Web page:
Patrick thereupon filed supplemental declarations to support the fee request from each of the three law firms that continued to represent him throughout the litigation. Michelle objected to the “excessive duplication of work performed simultaneously between three large law firms․” (Underscoring & capitalization omitted.) She pointed out that Patrick's $5 million fee claim came after the trust paid another $3 million in attorney fees to represent the current trustees.5 In contrast, Michelle argued, she was primarily represented by two attorneys, who billed at the rate of $375 per hour. Michelle renewed her request for limited discovery, and suggested the appointment of a discovery referee to place appropriate limits on any attorney depositions.
A second hearing on the fee request was held on April 25, 2008. Michelle's counsel argued that the $150,000 cost item by the DecisionQuest audio-visual technicians itself “approaches what some people could try the case for the three weeks that they were here.”
The court issued a minute order on April 29, 2008, directing the current trustees “to reimburse the fees and costs prayed for in the petition with the following exceptions.” The court specifically excluded fee charges for 11 named timekeepers, none of whom were attorneys or paralegals, and for indecipherable items on Loeb & Loeb's November 2007 invoices because they “are so severely redacted the court cannot assess the appropriateness of the charges listed.” The court deducted about $42,000 in costs from the $700,000 cost bill, but otherwise left the cost items untouched.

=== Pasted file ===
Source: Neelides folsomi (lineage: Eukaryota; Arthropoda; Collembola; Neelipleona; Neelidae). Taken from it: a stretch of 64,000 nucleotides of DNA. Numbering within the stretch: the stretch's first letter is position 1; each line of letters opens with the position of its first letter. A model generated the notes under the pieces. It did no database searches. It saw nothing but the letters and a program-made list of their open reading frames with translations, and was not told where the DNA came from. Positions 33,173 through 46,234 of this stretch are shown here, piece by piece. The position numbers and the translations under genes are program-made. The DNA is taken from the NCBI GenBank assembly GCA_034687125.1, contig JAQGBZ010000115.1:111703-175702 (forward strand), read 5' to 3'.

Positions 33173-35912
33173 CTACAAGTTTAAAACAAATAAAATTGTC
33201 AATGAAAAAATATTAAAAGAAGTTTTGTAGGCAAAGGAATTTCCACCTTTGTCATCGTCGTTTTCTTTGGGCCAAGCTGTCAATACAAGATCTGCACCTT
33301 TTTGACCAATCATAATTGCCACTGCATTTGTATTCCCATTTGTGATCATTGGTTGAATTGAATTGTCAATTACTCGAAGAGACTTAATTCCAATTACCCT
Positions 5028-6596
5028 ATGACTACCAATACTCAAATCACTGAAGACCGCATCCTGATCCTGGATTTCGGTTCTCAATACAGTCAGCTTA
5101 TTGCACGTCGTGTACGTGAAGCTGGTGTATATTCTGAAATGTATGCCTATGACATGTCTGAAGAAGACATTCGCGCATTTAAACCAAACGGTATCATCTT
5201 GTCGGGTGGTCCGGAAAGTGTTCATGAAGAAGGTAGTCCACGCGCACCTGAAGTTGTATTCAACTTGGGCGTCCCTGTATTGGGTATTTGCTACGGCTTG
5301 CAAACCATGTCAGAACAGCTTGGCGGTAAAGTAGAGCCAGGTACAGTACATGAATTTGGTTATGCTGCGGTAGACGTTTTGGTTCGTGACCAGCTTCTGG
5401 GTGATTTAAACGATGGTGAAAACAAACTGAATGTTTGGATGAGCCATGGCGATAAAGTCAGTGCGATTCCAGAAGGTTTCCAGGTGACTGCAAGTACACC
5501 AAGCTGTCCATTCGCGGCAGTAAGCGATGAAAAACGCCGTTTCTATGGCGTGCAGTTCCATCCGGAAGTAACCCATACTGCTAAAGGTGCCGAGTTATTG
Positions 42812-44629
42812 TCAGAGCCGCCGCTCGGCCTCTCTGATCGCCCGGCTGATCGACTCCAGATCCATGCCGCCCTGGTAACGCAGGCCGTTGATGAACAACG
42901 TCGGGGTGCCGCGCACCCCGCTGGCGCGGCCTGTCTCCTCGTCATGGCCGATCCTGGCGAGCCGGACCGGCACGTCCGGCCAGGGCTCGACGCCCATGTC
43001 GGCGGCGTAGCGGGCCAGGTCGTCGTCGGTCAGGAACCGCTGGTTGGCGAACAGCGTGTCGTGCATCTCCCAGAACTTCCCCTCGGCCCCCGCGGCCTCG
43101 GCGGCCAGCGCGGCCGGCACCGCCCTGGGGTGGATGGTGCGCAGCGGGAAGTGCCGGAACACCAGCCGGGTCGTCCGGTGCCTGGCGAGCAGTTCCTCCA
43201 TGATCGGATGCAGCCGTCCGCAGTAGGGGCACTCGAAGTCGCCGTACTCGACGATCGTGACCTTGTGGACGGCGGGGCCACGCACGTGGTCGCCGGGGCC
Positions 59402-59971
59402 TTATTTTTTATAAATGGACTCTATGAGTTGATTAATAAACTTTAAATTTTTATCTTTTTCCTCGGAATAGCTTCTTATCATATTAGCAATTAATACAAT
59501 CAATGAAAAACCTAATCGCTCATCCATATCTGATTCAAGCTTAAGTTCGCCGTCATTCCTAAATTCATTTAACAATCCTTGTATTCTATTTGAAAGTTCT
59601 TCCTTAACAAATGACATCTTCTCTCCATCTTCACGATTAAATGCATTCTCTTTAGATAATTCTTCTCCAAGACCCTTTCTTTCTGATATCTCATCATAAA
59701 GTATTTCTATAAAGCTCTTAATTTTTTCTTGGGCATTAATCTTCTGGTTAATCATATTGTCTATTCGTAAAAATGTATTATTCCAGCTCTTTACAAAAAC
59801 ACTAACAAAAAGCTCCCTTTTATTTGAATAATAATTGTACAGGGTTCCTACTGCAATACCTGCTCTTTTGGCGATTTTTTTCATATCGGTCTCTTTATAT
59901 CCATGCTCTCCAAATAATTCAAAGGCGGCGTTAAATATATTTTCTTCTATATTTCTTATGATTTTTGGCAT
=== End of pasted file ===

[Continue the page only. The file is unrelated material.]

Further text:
On July 9, 2008, Michelle filed a timely notice of appeal from the order for attorney fees and costs.
C. The Third Appeal (G041503)
While Michelle's first two appeals were pending, Patrick applied to the court for an additional $300,000 in past attorney fees and trustee fees from the close of trial in October 2007 through May 2008, and for an order requiring the current cotrustees to pay his future appellate fees.
Patrick's new request included the fees and costs from the Loeb & Loeb invoice that had been redacted, as well as $58,000 in fees to draft and litigate the statement of decision. About $195,000 of the new fee request was for researching and drafting the first fee petition, analyzing the billing records of the law firms, reviewing Michelle's opposition, preparing the replies and attending the hearings. Another $23,000 was for the attorneys' collective time to prepare their billing records and declarations in support of the second fee petition.
Patrick argued that the trust should pay his ongoing defense fees and costs because “it would be unjust to force [him] to continue to sell assets and borrow funds to the financial detriment of his family and him, to fend off Michelle's relentless attacks.”
Michelle opposed the second fee petition and requested the court defer any additional fee award until the issues on appeal were adjudicated. Michelle specifically objected to the “duplication of work between the two law firms and multitude of attorneys, paralegals and highly-paid staff that continue to represent [Patrick].”
On November 21, 2008, the trial court, without explanation, ordered the current cotrustees to reimburse Patrick over $175,000 in attorney fees and an additional $2,500 in trustee fees. The court also granted Patrick's request for future attorney fees: “The trustees are further ordered to pay, on a monthly basis, Patrick Donahue's future reasonable attorney fees, costs, and trustee fees incurred in connection with this action, subject to final approval by the court at the conclusion of the litigation and reimbursement by Patrick Donahue of any disallowed amounts.”6